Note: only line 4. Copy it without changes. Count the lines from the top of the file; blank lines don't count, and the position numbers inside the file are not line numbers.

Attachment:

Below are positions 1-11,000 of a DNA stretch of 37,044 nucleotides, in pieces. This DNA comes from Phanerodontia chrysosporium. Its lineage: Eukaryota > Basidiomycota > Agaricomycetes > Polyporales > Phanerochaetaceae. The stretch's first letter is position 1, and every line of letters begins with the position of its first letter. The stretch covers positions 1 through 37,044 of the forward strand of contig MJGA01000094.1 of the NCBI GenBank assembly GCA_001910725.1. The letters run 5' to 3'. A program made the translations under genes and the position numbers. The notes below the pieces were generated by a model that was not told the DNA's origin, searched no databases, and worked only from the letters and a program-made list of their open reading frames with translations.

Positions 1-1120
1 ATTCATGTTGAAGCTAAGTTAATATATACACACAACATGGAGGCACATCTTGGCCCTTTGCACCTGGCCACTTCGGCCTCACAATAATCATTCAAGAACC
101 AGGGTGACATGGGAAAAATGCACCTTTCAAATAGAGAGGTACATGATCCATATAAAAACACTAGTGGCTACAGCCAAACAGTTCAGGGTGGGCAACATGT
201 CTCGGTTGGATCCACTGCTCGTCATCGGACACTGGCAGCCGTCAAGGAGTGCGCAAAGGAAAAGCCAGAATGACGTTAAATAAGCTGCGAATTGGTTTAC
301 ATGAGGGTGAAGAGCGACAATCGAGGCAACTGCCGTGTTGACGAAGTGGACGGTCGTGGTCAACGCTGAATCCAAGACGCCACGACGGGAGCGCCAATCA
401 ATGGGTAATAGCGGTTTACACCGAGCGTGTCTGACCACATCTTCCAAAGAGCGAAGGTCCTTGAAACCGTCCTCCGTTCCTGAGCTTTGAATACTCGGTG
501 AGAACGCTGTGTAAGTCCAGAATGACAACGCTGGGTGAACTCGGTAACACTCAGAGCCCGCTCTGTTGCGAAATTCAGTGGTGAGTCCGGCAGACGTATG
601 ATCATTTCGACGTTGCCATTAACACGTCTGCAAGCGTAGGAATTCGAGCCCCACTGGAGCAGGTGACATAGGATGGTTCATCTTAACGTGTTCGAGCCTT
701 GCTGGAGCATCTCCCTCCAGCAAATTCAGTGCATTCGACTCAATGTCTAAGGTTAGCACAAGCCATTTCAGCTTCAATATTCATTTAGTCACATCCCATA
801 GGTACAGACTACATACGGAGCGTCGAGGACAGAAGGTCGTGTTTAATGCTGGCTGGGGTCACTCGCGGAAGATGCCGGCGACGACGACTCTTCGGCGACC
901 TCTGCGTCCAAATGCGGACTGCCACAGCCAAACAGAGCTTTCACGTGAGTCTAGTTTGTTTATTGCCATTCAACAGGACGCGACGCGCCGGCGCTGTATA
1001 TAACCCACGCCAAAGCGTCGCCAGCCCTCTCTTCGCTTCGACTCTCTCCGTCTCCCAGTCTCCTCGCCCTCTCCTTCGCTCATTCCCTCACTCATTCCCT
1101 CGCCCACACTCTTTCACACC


101 AGGGTGACATGGGAAAAATGCACCTTTCAAATAGAGAGGTACATGATCCATATAAAAACACTAGTGGCTACAGCCAAACAGTTCAGGGTGGGCAACATGT